How Does AI Understand Graphs?

Original article was published by Mark Cleverley on Artificial Intelligence on Medium


Each node in this example graph contains three data points, forming a data vector. Let’s say we want to figure out the neighborhood information of the pink node above.

To gather “neighborhood average information” in a similar way to convolutional filters, we can blend together (or simply average) neighboring node information to construct a node’s convoluted data vector. The pink node’s propagated vector will then be 0.7, 0.3, 0.7.

A convolutional layer in a GCN might perform this process for each node before passing the ‘estimated’ graph through to the next layer. It gets much more complicated than this when we dive into multi-layered GCNs, but the same principles apply throughout.

Deep graph learning

There’s two major tasks that graph convolutional networks (GCNs) perform:

  1. Node classification: based on labeled nodes, predict info about unlabeled nodes
  2. Graph classification: based on labeled graphs, predict info about new graphs

Wright gives an example of node classification GCNs with a citation network, where each node is an academic paper and each edge between nodes a formal citation.

Graph classification is absolutely fascinating, since it’s the equivalent of image classification (or object recognition) that CNNs often perform.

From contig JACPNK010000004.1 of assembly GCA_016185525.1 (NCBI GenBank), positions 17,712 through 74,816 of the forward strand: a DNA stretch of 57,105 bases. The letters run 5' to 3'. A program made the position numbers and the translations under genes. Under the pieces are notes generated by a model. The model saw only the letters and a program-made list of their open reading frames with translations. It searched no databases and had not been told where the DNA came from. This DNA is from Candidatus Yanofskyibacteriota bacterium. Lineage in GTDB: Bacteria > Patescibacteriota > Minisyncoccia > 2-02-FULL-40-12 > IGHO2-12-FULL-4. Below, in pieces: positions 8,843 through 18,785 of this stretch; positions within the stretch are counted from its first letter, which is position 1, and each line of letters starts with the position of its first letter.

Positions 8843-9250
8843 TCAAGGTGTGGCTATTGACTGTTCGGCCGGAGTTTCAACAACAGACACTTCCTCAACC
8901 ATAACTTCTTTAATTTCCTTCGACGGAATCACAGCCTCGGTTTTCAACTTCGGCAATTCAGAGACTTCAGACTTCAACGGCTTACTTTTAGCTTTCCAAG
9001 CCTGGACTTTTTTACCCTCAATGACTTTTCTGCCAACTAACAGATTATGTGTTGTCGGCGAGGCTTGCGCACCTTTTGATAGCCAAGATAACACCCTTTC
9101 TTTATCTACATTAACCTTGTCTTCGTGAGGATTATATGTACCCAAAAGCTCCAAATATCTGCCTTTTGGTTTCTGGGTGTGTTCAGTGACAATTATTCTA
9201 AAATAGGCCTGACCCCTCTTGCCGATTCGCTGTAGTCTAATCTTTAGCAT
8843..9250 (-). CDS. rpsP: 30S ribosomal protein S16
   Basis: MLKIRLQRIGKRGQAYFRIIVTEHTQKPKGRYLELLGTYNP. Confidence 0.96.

Electroencephalogram (EEG) readings can be modeled as graphs and used to predict human emotion based on brain activity. After training a graph network on labeled molecules, it can generate new proposed molecules that can aid in drug and material design.

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This is quite radical to me, to be quite honest. Graphs have irregular structure that changes with information content — like water, if you increase the volume you probably won’t be able to practically maintain the same shape.

Yet there we have it: by reconsidering the idea of structure, we can pass through every node in a graph and gather relational information, eventually making predictions of nodes (“filling in the blanks”) or making predictions of entire graphs (“inferring overall purpose”).

How we can encode this to a binary vector is another case entirely, but it’ll probably involve the adjacency matrix in some regard.